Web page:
Control of Yearend Spending

Gao ID: 112222 May 1, 1980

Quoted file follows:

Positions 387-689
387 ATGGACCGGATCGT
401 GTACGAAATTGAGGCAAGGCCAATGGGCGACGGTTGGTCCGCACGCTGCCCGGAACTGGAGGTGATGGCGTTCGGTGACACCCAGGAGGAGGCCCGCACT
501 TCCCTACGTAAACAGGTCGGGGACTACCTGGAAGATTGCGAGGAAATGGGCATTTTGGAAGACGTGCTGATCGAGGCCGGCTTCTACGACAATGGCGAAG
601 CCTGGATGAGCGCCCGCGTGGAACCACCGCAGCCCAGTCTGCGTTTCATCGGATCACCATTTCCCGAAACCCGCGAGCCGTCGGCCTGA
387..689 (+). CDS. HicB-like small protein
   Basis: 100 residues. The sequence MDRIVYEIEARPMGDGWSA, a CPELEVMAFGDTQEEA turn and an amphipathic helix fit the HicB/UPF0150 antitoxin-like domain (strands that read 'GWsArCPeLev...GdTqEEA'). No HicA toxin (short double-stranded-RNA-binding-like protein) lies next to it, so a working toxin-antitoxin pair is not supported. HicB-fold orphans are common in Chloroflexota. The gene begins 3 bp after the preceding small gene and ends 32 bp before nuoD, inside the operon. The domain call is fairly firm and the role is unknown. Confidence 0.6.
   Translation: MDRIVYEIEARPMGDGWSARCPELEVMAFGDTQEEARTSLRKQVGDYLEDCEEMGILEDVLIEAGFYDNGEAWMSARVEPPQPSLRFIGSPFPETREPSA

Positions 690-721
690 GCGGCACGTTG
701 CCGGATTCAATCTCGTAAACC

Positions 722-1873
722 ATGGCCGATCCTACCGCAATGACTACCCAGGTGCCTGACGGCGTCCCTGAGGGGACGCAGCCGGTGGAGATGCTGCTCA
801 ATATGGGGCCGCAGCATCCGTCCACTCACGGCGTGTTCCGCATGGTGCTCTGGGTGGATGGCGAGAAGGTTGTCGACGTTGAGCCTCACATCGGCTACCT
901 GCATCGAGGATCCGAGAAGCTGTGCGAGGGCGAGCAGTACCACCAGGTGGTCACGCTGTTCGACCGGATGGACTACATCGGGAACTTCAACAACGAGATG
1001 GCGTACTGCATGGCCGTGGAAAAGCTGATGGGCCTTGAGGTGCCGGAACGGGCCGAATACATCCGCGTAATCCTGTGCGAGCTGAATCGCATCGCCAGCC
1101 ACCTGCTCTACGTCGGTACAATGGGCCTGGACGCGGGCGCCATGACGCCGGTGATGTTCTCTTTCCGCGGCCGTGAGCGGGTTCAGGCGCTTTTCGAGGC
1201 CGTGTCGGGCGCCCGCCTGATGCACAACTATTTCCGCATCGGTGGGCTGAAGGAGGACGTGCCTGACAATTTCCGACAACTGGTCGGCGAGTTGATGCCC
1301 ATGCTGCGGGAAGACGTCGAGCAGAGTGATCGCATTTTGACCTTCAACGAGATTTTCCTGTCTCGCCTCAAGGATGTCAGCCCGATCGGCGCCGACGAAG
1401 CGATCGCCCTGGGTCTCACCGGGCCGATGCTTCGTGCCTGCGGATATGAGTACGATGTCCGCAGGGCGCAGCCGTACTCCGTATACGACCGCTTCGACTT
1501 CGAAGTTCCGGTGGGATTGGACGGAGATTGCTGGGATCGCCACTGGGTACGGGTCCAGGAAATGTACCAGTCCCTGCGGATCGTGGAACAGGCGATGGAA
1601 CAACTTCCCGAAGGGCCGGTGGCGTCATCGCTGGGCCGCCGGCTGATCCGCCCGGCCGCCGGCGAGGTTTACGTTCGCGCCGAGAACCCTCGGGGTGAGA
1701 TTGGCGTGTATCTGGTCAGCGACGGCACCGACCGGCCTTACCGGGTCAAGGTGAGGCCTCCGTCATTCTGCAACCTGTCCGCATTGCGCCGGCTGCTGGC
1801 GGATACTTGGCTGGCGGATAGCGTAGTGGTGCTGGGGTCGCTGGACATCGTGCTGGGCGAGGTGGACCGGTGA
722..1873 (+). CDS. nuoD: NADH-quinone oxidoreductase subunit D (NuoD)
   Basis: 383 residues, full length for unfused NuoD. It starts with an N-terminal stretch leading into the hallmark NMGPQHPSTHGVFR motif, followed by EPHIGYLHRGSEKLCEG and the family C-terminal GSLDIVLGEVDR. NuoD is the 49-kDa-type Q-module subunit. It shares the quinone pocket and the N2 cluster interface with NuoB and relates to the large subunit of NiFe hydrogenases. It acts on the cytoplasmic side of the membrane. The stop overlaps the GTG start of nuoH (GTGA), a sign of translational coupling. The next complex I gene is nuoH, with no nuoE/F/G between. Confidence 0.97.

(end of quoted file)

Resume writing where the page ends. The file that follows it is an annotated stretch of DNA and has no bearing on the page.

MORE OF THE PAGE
Yearend spending, the practice of obligating substantial amounts of funds during the last weeks and months of the fiscal year in order to keep them from lapsing at yearend, is a recurring concern to Congress and the public. Although spending or obligating funds near the end of the year does not automatically mean that they were spent wastefully or inappropriately, where monitoring of budget execution is not effective, abuses can and do occur. In an effort to deal with the problem, GAO believes that a temporary limitation is the most appropriate means available to Congress to force the Office of Management and Budget (OMB) and the agencies to pay more attention to budget execution and to do a better job of budget planning and management. Moreover, GAO believes that the apportionment process is the appropriate vehicle for administering any limitation on yearend spending. Accordingly, GAO recommends that the features of this approach should: (1) use the existing apportionment process to administer the limitation; (2) have general applicability to all obligational authority planned for use in a fiscal year; (3) limit the total agency spending in the last 2 months of each fiscal year to 20 percent of planned spending for the year; (4) allow the Director of OMB to authorize exceptions to avoid serious disruption to the execution of operations and programs; (5) require that departures be reported to Congress; (6) be in effect for 3 fiscal years; (7) require that after the first 2 years, the Director of OMB report to Congress on the results of the administration of this limitation and actions taken to strengthen the budget execution, and require that the Comptroller General review the report and provide Congress with his analysis and recommendations; and (8) exempt actions taken to satisfy this limitation from the reporting requirements of the Impoundment Control Act of 1974.

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